Grewcock Presidential Scholars

Grewcock Presidential Scholars

Grewcock Presidential Scholars

Please scroll down to the bottom see scholarship eligibility requirements.

Established in 2020, the Grewcock Presidential Scholarship Program prepares the next generation of civic and industry leaders.  Guided by a focus on intellectual curiosity, cross-disciplinary thinking, and emotional intelligence, the Grewcock Presidential Scholarship Program is an intense leadership development experience and a close-knit student community.   Scholars gather together weekly for skill-building workshops, guest speakers, and community-building activities.

Bruce Grewcock served as the Chief Executive Officer of Kiewit Corporation until 2013, and currently serves as the Chairman of the Board of Directors. A graduate of the Mines Class of 1976, Bruce Grewcock donated $30 million to his alma mater to establish the Grewcock Scholarship Program – the largest single charitable gift in the college’s history. While at Kiewit, Bruce led thoughtful and intentional leadership development programs for young managers. The Grewcock Scholarship Program is inspired by his managerial stewardship at Kiewit.

“Mines students are already high achievers with great drive and technical savvy. Through this program, students with exceptional leadership potential will gain the skills and knowledge they need to take initiative, inspire others and successfully advance our ever-changing world.”

Bruce Grewcock '76

Mines Board of Trustees Member

PASCAL Center Contacts:   Jerilin Brewer and Aubrey Kray 

The Grewcock Presidential Scholarship Program is one of the most prestigious scholarships offered at the Colorado School of Mines. It awards full tuition and mandatory fees for eight semesters.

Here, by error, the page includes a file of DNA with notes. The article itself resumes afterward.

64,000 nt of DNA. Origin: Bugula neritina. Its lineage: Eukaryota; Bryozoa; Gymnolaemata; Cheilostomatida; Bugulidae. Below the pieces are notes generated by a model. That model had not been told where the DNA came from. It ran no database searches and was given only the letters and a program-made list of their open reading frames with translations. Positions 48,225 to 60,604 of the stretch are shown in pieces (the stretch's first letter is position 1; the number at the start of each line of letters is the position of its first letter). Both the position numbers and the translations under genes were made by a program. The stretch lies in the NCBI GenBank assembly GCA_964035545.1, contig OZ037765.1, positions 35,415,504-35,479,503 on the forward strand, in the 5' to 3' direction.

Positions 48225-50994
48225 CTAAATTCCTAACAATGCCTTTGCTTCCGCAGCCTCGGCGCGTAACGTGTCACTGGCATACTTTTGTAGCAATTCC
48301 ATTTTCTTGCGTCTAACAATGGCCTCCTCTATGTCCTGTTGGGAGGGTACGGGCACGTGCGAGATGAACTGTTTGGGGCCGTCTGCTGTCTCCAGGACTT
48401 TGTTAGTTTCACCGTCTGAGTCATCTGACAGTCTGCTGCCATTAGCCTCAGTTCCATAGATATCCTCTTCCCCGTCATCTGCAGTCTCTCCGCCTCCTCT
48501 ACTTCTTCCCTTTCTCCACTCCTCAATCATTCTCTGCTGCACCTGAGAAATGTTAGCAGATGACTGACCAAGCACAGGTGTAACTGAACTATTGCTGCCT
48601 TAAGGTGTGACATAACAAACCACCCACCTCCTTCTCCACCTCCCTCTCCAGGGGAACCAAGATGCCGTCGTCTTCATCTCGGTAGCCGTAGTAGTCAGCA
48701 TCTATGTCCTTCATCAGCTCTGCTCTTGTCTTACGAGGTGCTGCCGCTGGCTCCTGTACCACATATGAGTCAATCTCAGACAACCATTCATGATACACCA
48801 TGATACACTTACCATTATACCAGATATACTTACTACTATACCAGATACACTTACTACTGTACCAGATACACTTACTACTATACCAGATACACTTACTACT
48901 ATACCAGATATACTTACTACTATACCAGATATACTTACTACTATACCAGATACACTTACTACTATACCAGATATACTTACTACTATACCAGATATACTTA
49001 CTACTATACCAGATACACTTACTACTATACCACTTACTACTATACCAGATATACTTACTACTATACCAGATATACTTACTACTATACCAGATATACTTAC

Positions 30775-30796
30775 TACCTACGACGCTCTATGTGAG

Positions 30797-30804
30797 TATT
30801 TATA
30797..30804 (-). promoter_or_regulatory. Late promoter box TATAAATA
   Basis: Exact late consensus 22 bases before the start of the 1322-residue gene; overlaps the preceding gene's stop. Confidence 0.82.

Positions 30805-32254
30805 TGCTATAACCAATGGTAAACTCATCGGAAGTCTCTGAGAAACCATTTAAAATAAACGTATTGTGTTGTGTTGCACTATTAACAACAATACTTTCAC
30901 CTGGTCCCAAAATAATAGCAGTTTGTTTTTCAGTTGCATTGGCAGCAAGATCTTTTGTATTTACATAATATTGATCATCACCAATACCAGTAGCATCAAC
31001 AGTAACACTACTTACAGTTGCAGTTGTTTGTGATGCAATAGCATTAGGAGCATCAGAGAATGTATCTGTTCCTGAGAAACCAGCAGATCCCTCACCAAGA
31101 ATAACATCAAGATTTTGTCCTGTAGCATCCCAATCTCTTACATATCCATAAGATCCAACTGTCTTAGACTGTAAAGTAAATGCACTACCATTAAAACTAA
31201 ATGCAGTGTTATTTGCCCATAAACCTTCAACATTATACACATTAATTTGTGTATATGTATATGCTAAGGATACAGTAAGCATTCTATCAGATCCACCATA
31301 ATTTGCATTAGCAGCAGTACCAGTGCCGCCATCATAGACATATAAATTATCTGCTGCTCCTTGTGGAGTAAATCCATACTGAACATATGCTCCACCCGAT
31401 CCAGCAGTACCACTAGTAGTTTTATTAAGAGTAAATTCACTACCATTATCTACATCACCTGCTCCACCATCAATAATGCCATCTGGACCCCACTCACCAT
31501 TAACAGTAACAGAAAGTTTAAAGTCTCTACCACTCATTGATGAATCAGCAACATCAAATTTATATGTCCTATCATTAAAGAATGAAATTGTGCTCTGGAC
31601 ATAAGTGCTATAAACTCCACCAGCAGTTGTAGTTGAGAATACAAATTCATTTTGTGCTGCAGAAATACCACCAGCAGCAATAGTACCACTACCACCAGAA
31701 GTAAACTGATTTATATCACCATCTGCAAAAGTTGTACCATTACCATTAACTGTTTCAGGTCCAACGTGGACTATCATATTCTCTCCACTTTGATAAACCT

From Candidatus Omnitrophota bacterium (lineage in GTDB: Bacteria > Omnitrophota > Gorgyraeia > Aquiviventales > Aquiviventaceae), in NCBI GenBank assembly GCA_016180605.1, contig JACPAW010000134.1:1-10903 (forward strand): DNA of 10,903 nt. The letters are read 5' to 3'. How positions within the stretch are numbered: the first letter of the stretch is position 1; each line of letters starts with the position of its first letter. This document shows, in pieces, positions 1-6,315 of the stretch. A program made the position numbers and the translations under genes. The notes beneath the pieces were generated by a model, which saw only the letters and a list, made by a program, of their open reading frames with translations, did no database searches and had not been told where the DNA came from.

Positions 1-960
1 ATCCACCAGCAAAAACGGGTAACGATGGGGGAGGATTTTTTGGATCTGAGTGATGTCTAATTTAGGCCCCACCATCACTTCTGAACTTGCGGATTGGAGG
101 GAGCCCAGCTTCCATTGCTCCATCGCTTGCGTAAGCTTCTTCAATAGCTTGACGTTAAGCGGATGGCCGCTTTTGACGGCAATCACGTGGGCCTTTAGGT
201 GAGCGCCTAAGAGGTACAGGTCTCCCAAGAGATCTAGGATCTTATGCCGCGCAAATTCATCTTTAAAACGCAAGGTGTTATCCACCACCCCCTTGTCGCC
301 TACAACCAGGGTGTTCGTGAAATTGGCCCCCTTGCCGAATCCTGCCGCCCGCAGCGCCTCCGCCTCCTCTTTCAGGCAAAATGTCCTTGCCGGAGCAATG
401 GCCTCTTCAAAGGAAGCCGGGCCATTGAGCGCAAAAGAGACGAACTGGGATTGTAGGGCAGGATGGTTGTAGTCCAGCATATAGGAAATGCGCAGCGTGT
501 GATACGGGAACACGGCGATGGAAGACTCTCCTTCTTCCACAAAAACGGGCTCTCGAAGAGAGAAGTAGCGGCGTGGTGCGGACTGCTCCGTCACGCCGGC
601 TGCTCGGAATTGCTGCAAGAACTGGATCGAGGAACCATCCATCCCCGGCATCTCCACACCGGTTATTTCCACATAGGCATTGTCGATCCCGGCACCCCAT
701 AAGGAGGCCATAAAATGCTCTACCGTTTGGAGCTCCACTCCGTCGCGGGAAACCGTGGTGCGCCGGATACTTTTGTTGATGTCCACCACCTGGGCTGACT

In addition to financial support, the Grewcock Presidential Scholarship Program funds extracurricular opportunities with national leaders, skill-building workshops, and group travel. It is designed to complement students’ technical education at Mines with multidisciplinary experiences outside of the classroom. 

The Grewcock Presidential Scholarship is a tight-knit student community. Students meet weekly for leadership development workshops, student-led programs, guest speaker presentations, and pizza nights.

Grewcock Scholars also benefit from wraparound support, one-on-one advising, and specialized professional development events through the PASCAL Center.

Applicant Requirements

We consider complete applications from in-state and out-of-state first year undergraduate students. If selected, applicants will be invited to interview for the Grewcock Presidential Scholarship Program. Ten scholars will ultimately be selected for the program.

Competitive applicants for the Grewcock Presidential Scholarship demonstrate the following dispositions and/or skills:

  • A robust interest in leadership and growing as a leader.
  • Intellectual curiosity.
  • Humility and a sincere desire to learn from others.
  • Desire to contribute to a tight-knit campus community of student leaders.

Please note, prior leadership experience is not necessary to be considered for the Grewcock Presidential Scholarship. We are more interested in your character, worldview and desire to grow as a leader.   

We also view leadership holistically. Leadership can include traditional roles, such as serving as a club president or team captain. However, leadership can also look like tutoring, supervising coworkers, caring for younger siblings, or serving as a camp counselor.

  1. Please complete the Mines General Scholarship Application.
  2. Please respond to the 4 short answer prompts specified in “Application Questions” tab.
  3. Finalists will be invited to interview (dates TBD).  

Important Dates and Deadlines:

  • Application opens: Nov 15
  • Application deadline: February 1 
  • Interviews: February 16-23 

Please respond concisely to the following four short answer prompts. We value quality over quantity.

  • The Grewcock Presidential Scholarship focuses on leadership development. What does leadership mean to you, and how is it evident in your day-to-day life?
  • Imagine that you could persuade the US President to take action on one issue, topic, or challenge. What topic would you choose, and how would you begin convincing the president?
  • Can you share an example of a time when you actively sought out new perspectives or ideas to broaden your understanding of a subject? How did this impact your thinking?
  • Idioms and clichés are common in leadership education. What is your least favorite idiom, and why? (idioms include phrases like, “don’t rock the boat”, “a picture is worth a thousand words”, “every cloud has a silver lining”, etc.)